# Why is $e^{-ax}u(x)$ not continuous for $a\in\mathbb{C}$?

Let $$a\in\mathbb{C}$$ with $$\Re(a)>0$$

Define the unit step function : $$u(x):=\begin{cases} 1&\text{if x\geq0}\\ 0&\text{if otherwise} \end{cases}$$ We wish to study continuity of : $$f(x)=\frac{x^{k}}{k!}e^{-ax}u(x)$$ But I am only concerned regarding the case $$k=0$$ where we get $$e^{-ax}u(x)$$, with $$a\in\mathbb{C}$$ this would "virtually" mean that we have a decaying exponential multiplied with a complex sinusoidal but why would this imply that $$f$$ is not continuous for $$k=0$$? My textbook says $$f$$ must be continuous for all $$k\geq1$$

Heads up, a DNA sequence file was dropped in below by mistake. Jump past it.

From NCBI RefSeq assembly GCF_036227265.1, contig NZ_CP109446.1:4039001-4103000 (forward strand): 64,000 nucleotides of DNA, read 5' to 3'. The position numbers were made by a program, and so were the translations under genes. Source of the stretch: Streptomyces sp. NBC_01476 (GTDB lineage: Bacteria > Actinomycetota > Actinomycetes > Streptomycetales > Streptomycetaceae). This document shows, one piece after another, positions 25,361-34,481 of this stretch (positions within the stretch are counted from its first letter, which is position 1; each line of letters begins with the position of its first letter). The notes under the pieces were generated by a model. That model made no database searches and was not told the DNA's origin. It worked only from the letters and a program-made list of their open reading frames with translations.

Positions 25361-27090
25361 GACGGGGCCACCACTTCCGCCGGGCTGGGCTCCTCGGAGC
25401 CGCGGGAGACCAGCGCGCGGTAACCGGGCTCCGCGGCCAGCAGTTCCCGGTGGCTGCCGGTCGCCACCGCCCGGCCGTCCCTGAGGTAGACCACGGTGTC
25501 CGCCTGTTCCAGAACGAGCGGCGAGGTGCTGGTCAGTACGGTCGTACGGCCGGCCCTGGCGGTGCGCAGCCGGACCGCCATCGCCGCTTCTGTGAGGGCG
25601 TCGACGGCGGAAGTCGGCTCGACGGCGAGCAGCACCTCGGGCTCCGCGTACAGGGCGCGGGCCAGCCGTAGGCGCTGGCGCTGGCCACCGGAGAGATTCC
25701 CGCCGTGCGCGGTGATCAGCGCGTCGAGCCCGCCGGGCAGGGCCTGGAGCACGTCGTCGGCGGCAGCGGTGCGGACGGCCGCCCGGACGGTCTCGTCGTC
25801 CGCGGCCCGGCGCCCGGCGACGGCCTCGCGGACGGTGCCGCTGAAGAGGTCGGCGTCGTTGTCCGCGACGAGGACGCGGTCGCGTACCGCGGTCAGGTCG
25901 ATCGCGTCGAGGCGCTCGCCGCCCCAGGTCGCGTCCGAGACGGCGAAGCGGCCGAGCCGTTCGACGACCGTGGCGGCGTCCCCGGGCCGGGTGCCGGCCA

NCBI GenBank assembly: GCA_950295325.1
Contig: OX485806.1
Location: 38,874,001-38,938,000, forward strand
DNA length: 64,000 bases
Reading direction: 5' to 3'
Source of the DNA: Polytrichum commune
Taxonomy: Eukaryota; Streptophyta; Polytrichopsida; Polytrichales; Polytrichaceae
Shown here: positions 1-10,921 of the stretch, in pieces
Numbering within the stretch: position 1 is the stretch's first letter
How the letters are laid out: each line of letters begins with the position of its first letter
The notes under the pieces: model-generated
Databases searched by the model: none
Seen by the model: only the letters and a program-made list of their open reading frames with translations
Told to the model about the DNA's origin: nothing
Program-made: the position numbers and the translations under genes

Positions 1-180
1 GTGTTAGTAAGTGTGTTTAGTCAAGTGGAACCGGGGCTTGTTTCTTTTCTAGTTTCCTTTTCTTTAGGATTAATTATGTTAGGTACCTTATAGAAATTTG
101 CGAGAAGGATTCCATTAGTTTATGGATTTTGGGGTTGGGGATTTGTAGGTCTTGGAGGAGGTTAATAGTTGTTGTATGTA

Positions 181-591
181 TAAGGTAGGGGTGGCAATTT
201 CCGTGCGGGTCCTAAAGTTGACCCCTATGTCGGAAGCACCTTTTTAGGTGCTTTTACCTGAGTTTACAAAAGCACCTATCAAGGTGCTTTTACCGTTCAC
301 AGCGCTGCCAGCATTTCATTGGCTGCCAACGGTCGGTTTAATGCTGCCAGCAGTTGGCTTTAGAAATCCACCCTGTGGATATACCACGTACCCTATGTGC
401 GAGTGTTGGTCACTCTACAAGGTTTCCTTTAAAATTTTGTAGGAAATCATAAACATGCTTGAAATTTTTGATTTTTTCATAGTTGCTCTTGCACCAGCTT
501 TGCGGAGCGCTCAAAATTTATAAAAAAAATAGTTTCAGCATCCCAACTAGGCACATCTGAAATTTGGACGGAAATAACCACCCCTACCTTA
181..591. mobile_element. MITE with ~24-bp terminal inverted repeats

• It it possible that you are having a moment of confusion and thinking that $e^{0}$ is $0$ instead of $1$? Mar 21 at 18:50
• I maybe having one large mental hiccup but let's hope not, All I see is $\frac{x^{0}}{0!}e^{-ax}u(x)\implies e^{-ax}$ if $x\geq0$ @MikeF Mar 21 at 18:55
• What is the domain of $f(x)$? Mar 21 at 18:59
• The domain as it appears is strictly dependent on the unit step function. Mar 21 at 19:00
• Yes, so the domain is all of $\Bbb R$, not just $\{x\ge 0\}$. Mar 21 at 19:00

When $$k=0$$ the term $$x^k$$ vanishes and thats the one that guarantees continuity at zero, so the discontinuity of $$u$$ at $$0$$ comes into play. $$\lim_{x\rightarrow 0^-} e^{-ax}u(x)=0\neq 1 = f(0).$$